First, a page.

When I was younger and worked on mainframes I was
always working with pretty mundane stuff; batch processing for the
most part with what little online work being done with smaller
computers (Buker-Ramo if you must know) with the mainframes running
DOS/VSE. It was hardly the big league and I lusted after the really
exotic stuff like MVS/TSO and the top of the heap; VM or Virtual
VM was a "hypervisor". That is
it wasn't really an operating system but an environment whereby
multiple operating systems could run on a single machine, each with
protected access to the full instruction set and, most importantly,
protected from each other. You could crash and burn your private
virtual machine and everything else kept on running without a hitch.
I can't recall the number of batch jobs I killed because a
problem with a program in one partition in DOS/VSE caused the whole
machine to crash.
I say "was a hypervisor". Firstly it was an OS in
it's own right and thus is more than a hypervisor and secondly it's
still around to the point that it'll run Linux as a client operating
system. But my experience was from afar, I left the mainframe world
and never got to work with it full time.
But now I have my own little virtual world. A
while back Microsoft bought Connectix and their virtual machine
technology. Oh, I'd tried it along with VMWare a while back and
frankly it didn't do much for me either because my hardware wasn't
up to it, the software wasn't robust or a combination of both but recently I picked up the
latest version of Virtual PC from Microsoft and wow, how the worm has turned,
Virtual PC 2004 has come into it's own.
What does it do? Firstly it installs in Windows XP
Pro or Win 2k Pro just like any other program. Once set up you're
ready to create as many virtual machines as you can find.
A wizard is available to walk you through the set
up but it's hardly needed. You set up the amount of RAM and hard
drive space you want to allocate to the "guest" operating system and
start preparing the virtual machine like you would a regular
computer. This might mean partitioning the hard drive, formatting it
and then installing the operating system.
What operating system? Doesn't seem to matter. It
took more time to track down old floppies than it did for me to
install Windows 2003 server, FreeDOS, BSD and DOS 7.0.
Fire up Virtual PC and a console comes up that
allows you to select an existing guest operating system or install a
Click to enlarge
What you're seeing is a regular old XP Pro desktop
with Virtual PC running Windows Server 2003 (running Internet
Explorer) in the lowest position, a DOS VM running Windows 3.1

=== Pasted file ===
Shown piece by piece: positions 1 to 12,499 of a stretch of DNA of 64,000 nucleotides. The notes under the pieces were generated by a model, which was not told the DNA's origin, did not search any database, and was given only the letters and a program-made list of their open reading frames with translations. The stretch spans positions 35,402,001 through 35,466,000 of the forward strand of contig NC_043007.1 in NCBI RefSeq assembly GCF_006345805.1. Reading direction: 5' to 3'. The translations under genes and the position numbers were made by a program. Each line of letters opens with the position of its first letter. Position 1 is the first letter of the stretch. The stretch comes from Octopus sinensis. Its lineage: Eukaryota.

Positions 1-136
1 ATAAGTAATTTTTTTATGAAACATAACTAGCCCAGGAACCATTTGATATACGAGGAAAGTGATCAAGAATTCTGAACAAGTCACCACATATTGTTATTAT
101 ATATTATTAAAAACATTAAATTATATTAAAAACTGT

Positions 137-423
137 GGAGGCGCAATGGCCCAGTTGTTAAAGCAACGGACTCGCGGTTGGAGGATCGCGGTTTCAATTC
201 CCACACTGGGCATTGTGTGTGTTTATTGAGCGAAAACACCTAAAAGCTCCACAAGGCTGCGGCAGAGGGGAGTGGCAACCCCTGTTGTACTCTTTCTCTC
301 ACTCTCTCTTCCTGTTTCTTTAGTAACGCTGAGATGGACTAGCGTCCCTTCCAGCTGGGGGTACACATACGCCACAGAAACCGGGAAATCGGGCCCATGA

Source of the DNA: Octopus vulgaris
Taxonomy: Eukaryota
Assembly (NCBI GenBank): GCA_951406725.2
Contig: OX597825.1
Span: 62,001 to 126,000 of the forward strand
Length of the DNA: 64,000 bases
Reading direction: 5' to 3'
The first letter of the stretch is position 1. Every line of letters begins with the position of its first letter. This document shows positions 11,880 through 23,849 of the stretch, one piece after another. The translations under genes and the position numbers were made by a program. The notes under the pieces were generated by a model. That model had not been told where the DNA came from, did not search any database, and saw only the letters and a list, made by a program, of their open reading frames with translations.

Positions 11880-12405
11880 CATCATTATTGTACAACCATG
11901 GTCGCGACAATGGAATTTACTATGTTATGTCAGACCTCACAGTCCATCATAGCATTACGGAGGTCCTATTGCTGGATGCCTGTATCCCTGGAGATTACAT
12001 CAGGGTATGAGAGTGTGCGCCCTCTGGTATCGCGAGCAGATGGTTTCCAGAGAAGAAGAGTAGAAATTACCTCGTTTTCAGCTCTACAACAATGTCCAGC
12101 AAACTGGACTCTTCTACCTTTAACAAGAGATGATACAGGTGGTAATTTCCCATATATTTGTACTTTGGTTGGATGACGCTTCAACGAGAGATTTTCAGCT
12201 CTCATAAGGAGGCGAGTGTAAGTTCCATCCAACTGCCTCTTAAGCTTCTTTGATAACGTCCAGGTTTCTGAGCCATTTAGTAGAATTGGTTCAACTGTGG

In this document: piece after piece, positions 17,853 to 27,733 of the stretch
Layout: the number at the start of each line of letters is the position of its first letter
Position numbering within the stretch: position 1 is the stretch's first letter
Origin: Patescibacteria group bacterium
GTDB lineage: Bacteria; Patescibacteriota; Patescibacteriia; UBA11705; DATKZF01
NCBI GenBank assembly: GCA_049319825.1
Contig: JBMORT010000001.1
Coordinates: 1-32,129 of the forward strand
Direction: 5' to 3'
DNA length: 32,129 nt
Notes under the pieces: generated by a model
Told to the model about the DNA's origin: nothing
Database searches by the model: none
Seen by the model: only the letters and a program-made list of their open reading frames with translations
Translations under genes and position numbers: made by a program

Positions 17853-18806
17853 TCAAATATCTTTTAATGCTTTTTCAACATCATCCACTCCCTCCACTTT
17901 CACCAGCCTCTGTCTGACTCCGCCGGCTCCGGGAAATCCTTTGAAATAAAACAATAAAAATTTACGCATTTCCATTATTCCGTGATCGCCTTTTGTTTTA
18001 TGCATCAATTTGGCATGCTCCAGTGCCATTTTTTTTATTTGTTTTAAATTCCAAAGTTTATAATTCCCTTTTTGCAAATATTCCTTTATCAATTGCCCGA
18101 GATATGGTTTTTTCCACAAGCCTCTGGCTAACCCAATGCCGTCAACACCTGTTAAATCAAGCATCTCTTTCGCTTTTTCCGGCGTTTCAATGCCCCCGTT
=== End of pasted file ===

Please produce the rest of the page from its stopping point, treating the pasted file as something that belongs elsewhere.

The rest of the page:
playing solitaire in the top right position and in the top left is the Virtual PC program console.
Want a larger playground? No problem, you can enlarge any virtual
machine to full size.
So what? Well it's pretty cool to be able to
isolate various operating systems so you can do just about anything
yet not have your main machine crash and burn. You can set up a
virtual machine just like it's a real computer with it's own IP
address, installed programs, anything you can thing of.
Want to try and trash your little virtual machine?
By all means do so with no worries, you are isolated from the host
operating system and won't bother it. In fact you're so isolated
your virtual machine will need to have all patches, anti-virus
software, etc. installed just like it was a new standalone machine.
Other than the obvious benefits to developers
there's also the legacy aspect of all that great (okay, maybe not so
great) DOS software that's still out there. If you've ever wanted to
experiment or, if you're a refuge from the old days, experience some
of the old stuff again without trashing your current system Virtual
PC is the way to do it.
Performance on a perky AMD 4200+ system was brisk.
Oh, Windows Server 2003 wasn't as fast as it would have been had it
been the only thing running but it was certainly acceptable.
Everything else was certainly faster than any hardware I'd used it
on before, certainly far, far faster than say an 80286 so it seemed
remarkable quick. I did have one session in Win 2003 where I dropped
a few characters from the keyboard and from time to time I'd have to
tell DOS that there was indeed a floppy in the drive two times (a
pain when installing the 8 disk Windows for Workgroups update to Win
3.1) but nothing terminal.
There are troublesome questions; will the police
break down your door if you set up a virtual copy of XP Pro using
the same copy of XP Pro that's hosting Virtual PC? Read your EULA but Microsoft has announced that they will allow "virtulizing"
Windows Server 2003 R2 Enterprise and the Datacenter edition of
"Longhorn". Sadly they haven't made any changes to the desktop software
license that would allow virtualization.
But there's still plenty of stuff to plink away at
and you can try Virtual PC for 45 days for free. List price from Mr.
Softie is $129*. I've seen it discounted at several places and, as
always, be sure to check around for the best price. Meanwhile if you want
to check it out you can download the trial version off the Microsoft info page
*Since writing this article my opinion of
Virtual PC hasn't changed and I continue to use it daily. One new
development is that Microsoft is now giving away Virtual PC for
free. It can still be obtained at the link above.
And my biggest problem? Finding a 5.25" diskette
drive for all that old software....